other users interested in learning signed languages.
MemoSign is an adaptation of LMMG, it excludes the type of cards that hold voice contents since the learners to
whom this game was essentially designed are learners with hearing impairments, and defines three pair of cards
• Word - SignWriting: The first card holds written information, whilst the second card holds the translation of the
word in SignWriting (SW). In this case, the learner must know the meaning of the word. After that, he/she has to
seek for the correspondence of the card in SignWriting, and then select these two cards if they are similar.
• Visual - SignWriting: The first card holds visual content, whilst the second card holds SW information. In this
case, the learner must find the relationship between the visual and SW content. Particularly, he/she has to see the
visual card and read the SW information on the second card, and then select these two cards if they are similar.
• Calculates - SignWriting: The first card holds simple math problem content, whilst the second card holds SW
content. In this case, the learner must find the relationship between the result of the calculation and the result
translated on SW. Exactly, he/she has to complete the calculation on the first card and memorize the result. After
that, he/she has to look for the card that holds the result of the calculation translated in SW notation.
When the player flips a card that holds a SignWriting notation, a 3D virtual signer starts the interpretation of its
notation content in visual-gestural modality. The incorporation of a virtual avatar in the MemoSign game could be
particularly beneficial for two main reasons. In the one hand, a signing avatar could offer a support for players to
understand and grasp the SignWriting notation content, and this by displaying and interpreting the transcribed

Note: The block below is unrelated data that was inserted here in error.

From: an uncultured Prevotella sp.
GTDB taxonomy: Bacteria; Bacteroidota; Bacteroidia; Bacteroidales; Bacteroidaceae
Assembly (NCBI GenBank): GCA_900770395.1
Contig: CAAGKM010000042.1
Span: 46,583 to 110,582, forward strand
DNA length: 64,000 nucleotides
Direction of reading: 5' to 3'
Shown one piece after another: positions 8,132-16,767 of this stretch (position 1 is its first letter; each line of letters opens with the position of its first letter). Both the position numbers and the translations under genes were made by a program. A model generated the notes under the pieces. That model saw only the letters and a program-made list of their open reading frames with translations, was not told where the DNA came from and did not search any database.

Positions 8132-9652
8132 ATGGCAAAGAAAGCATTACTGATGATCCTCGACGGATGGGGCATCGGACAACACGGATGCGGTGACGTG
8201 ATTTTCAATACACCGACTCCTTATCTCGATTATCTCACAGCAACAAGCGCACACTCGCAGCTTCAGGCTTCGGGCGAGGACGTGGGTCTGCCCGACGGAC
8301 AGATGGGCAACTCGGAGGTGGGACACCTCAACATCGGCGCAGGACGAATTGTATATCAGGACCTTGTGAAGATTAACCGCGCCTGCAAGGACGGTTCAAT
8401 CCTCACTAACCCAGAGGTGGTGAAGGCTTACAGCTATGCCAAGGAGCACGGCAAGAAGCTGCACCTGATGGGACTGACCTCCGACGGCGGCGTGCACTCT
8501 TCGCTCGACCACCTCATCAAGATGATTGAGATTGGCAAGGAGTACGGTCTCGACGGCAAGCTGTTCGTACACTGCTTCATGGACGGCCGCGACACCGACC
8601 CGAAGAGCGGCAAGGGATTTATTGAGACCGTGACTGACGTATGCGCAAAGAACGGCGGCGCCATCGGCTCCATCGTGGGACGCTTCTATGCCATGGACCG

gestures in natural and comprehensible movements. In the other hand, rendering an animated human like character
could certainly increase and promote the engagement, fun and motivation of disabled learners. As mentioned by
(Peterson, 2005), avatars allow the user to take on a visible persona within a virtual world, affording them the
opportunity to engage in surreal and imaginary experiences that transcend the actual world in which they live. Hence,
avatar technology can give the DHH learners the opportunity to master content in a way that meets their needs and to
practice skills until they experience success. Figure 5 presents a screenshot of MemoSign game, it shows that a
learner has selected randomly two cards: the first one holds visual information whilst the second card holds
SignWriting notation with a 3D avatar that interprets the transcribed gestures in natural movements.
Figure 5. Screenshot of MemoSign game
The pilot study: Methodology
We seek, through this pilot study to examine the deaf learners’ interest in using the educational game MemoSign for
learning SignWriting notations and new vocabularies. In particular, we want to know whether the learners enjoy the